Google Opens in Oakland, Zuckerberg's $3B Plan to Cure Disease + More Local Stories
(Courtesy of Chan Zuckerberg Initiative)

Google Opens in Oakland, Zuckerberg's $3B Plan to Cure Disease + More Local Stories


Let's catch up.

Google to Open Oakland Tech Lab Amid Diversity Push, USA Today

Google is launching a tech lab in Oakland to mentor the next generation of African-American and Latino computer scientists. The Internet giant is working with MIT Media Lab on the Code Next lab, according to an email obtained by USA TODAY. Code Next is slated to officially open in October. The lab, which has already run a pilot program, will focus on educating young people in Oakland in the educational and career possibilities that computer science and nearby Silicon Valley offer, an Oakland Unified School District official said. Read more.

Zuckerberg, Chan to Spend $3 Billion on Curing Disease, SF Gate

Facebook CEO Mark Zuckerberg and his wife, Dr. Priscilla Chan, on Wednesday announced an ambitious plan to spend $3 billion over the next 10 years to help cure or better treat disease. The new initiative, Chan Zuckerberg Science, is designed to help bring scientists and engineers together, build new tools and technologies and grow a movement to help fund more science, he said. Read more.

Study Raises Concern Over Tap Water for Thousands of Bay Area Homes, NBC Bay Area

A new study finds the tap water for tens of thousands of Bay Area homes contain a chemical that is raising concern. Dr. David Andrew with the Environmental Working Group said an increasing level of Chromium 6 is showing up in water systems coast to coast. Five water systems in California are on the list. Still, researchers said if the bad ground water is ingested repeatedly over a period of decades, it can increase your chances for stomach cancer.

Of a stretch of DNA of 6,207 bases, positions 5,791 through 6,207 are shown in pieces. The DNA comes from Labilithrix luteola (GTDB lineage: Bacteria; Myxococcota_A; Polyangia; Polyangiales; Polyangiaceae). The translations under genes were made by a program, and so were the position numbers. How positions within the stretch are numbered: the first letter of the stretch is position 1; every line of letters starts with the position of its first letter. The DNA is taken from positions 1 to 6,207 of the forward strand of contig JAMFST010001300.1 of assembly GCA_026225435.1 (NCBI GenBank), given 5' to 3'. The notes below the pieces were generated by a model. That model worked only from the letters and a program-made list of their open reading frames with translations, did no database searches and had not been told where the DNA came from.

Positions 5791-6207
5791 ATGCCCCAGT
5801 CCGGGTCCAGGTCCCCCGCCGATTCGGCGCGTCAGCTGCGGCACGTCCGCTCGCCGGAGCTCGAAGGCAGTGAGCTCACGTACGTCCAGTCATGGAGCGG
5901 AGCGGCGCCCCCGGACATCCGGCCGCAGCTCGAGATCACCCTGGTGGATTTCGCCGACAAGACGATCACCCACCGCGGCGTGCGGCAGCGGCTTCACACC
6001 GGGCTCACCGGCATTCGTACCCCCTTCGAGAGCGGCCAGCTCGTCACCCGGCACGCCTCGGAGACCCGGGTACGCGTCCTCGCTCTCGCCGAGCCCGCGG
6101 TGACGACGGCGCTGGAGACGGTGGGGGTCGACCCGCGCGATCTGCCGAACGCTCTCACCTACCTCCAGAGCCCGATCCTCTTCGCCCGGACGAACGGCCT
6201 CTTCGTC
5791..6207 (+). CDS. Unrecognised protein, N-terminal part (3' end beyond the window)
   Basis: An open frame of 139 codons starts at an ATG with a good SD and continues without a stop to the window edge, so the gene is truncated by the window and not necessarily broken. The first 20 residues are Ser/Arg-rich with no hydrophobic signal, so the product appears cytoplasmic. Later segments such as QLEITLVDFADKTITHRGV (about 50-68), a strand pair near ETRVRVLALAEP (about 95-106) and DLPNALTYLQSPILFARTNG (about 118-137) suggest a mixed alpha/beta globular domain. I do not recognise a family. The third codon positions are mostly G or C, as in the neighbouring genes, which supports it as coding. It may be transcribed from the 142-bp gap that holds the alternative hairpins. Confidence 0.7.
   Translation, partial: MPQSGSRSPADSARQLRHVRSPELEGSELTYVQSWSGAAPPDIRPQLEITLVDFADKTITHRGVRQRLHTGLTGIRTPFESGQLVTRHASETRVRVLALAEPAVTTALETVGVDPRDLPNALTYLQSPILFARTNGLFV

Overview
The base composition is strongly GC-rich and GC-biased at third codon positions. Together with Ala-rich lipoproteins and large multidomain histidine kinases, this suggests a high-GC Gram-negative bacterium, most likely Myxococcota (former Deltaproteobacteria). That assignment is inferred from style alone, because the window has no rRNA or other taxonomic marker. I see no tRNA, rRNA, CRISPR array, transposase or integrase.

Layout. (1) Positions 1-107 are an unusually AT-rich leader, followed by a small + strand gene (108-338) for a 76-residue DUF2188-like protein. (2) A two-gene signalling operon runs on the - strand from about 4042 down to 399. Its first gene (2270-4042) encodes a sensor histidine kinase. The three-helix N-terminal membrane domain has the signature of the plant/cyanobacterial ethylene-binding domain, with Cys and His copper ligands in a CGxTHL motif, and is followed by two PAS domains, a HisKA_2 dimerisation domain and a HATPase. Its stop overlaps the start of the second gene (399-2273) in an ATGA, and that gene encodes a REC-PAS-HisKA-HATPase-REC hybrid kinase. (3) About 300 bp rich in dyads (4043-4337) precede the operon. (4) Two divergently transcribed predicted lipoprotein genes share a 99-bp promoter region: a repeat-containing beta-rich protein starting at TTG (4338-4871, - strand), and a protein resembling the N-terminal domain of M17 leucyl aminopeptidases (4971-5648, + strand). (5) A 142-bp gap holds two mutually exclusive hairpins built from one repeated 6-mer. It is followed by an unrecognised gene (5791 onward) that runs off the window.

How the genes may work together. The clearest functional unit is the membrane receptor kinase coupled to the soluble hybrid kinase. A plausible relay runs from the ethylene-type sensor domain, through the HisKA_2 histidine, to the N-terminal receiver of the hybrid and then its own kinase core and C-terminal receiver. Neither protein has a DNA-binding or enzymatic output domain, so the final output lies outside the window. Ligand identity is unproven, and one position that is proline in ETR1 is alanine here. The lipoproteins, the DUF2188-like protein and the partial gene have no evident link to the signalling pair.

Chromium 6 caught national attention thanks to Erin Brokovich. Water experts said the issues in the Bay Area are not as extreme. Read more.


Plaque Unveiled To Commemorate The Lexington Club, Hoodline

On Monday afternoon, community members, former employees, and patrons turned out to say a final goodbye to the Mission's beloved, now-closed lesbian bar, the Lexington Club. A crowd of about 70 people showed up to see the unveiling of a plaque commemorating the bar, which took 18 months to complete, from initial idea to installation, and cost $5,500. Most of the money for the effort, spearheaded by District 9 Supervisor David Campos and the GLBT Historical Society, came from 148 individual donors.

The Lexington Club closed in April 2015 after 18 years on 19th Street. The last dedicated lesbian bar in San Francisco, it was a gathering space for many in the queer community. Read more.

Creativity Secrets From The Man Behind The "Sleep With Me" Podcast, Fast Company

Long before mobile screens illuminated our pillows, a young Drew Ackerman was suffering from insomnia. But unlike many who spend nights unable to fall asleep, Ackerman's insomnia took him through a decades-long creative process that resulted in the podcast Sleep with Me.

Currently, three episodes air weekly and draw around 70,000 listeners for each show. Users download episodes around 1.3 million times each month. In 2014, Sleep with Me appeared on iTunes' list of top 50 podcasts, alongside brands like NPR, Earwolf, and ESPN. Ackerman, who also works as a librarian in San Francisco, recently hired two freelance editors and attributes the show's success to his ability to tell a good boring story—which all started in the room he shared with his little brother. Read more.

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